And Jay Badame, chief operational officer at New York's Tishman Construction Corp., says, "Along with the unions, we need to educate the new employees as the older talent leaves, and we need to continue to run safe projects because of the influx of new workers into the workforce." Developers, meanwhile, are seeing tighter and tighter profit margins, and some, such as Boymelgreen, are slowing down their investment in New York. Overall, there's a "disconnect between everyone's aspirations, including the owner, the architect, the marketing people and the consuming public," says Dan Kaplan, principal at FXFOWLE.
The biggest losers, however, may be the city's poorest residents. "The high cost of construction is unfortunately also having a negative impact on both the quality and the quantity of affordable housing development in the city," says Boymelgreen’s Mirski.
Furthermore, despite the groundbreaking designs, the level of craftsmanship in New York is still behind that of the top buildings in other international hotspots.
"The type of building systems and sophistication being installed in London, Shanghai, Dubai, Tokyo is superior to what is being put in place with residential buildings in New York, and we shouldn't settle for that," Kaplan says.
For example, Europeans are used to spending more money on better craftsmanship in anticipation of longer occupancy, Kaplan adds. Still, the New York market is poised to catch up, he says.
"The appetite is there, the will is there and everyone wants the sophistication level," Kaplan says. "The question is how we get there in this market."
The key to better buildings is "more integration of design and construction," with organizations like the Building Congress and the American Institute of Architects as vehicles for this cooperation, Kaplan says. Architects are already being brought earlier onto the projects as the sites and owners’ demands become more complex.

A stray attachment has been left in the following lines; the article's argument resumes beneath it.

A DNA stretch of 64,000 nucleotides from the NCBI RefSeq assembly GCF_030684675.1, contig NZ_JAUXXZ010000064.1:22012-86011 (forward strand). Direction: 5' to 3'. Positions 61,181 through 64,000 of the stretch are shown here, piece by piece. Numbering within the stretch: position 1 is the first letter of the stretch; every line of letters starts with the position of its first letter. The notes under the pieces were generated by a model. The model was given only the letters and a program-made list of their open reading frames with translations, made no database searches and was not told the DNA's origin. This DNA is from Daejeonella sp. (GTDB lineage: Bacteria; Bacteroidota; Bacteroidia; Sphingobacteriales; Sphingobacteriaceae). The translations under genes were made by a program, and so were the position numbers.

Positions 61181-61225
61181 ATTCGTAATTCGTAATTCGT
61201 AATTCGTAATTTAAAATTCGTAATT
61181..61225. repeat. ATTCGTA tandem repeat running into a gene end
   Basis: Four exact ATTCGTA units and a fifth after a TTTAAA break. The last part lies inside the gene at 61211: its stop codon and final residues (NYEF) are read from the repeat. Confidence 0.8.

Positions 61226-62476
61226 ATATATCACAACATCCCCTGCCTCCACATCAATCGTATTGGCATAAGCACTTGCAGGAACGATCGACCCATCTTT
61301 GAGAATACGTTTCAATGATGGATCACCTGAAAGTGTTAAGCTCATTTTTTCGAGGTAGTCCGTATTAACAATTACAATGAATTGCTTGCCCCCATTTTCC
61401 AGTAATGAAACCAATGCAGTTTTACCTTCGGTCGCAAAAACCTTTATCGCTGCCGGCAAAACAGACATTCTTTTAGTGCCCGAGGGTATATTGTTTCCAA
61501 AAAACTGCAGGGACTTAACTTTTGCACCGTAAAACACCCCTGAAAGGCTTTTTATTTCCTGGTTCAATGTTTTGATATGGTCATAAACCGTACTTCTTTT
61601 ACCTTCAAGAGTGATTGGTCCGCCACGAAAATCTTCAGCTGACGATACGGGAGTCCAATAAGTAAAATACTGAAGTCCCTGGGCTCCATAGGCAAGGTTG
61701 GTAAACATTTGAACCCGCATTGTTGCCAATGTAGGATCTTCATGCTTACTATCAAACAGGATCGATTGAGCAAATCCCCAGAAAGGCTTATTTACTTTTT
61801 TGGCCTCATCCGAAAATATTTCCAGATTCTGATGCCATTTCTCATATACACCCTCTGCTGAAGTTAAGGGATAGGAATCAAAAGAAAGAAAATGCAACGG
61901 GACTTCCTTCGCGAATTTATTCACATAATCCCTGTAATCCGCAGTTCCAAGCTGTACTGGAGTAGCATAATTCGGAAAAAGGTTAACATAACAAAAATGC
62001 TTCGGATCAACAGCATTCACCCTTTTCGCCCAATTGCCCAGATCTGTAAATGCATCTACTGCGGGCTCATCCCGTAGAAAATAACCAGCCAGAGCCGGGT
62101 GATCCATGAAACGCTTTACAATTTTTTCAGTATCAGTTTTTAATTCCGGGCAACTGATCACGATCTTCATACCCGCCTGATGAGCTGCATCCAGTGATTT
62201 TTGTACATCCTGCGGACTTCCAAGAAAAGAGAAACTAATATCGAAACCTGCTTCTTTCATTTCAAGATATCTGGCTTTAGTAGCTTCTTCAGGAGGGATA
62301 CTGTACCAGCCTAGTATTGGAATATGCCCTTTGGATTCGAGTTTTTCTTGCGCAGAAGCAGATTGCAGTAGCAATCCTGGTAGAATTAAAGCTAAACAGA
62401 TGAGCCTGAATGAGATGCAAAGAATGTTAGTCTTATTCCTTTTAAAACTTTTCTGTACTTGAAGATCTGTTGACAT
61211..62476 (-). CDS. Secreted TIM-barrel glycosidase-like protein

Construction managers are also feeling the changes and coming in earlier. Bovis's Freed says higher-end finishes the consumer has come to expect demand a higher attention to detail and coordination with the designers and the trades.
In addition, the typical high-rise residential building today is becoming more sophisticated outside, where brick, for example is giving way to window and curtain walls.
"Curtain wall has a much longer lead time than masonry," Freed adds. “On some of these projects we are picking the contractors based on the price we want to get, and then we negotiate after the design is done. If we waited for the drawings, we'd never have the wall in time."
The Future is Mixed
With the slowing down in the market, cautious developers have started hedging their bets. Most recently, with tourism in New York reaching a peak and driving hotel room prices higher, the hotel-condo has become popular.
"For the amenities the hotel provides to the condo owners a piece of the sky you can take the most premium floors and sell them for $1,800 to $3,000 per sq ft," says Pat Di Filippo, executive vice president, New York Region, for Turner Construction.
Tishman Construction of New York is the construction manager on a 57-story, $300 million hotel/condo tower scheduled for completion in 2009 at 123 Washington St. near the World Trade Center site. Scheduled for completion early this year is Renaissance Square, which is being developed by Cappelli Enterprises and will feature two 44-story condo towers flanking a Ritz-Carlton hotel.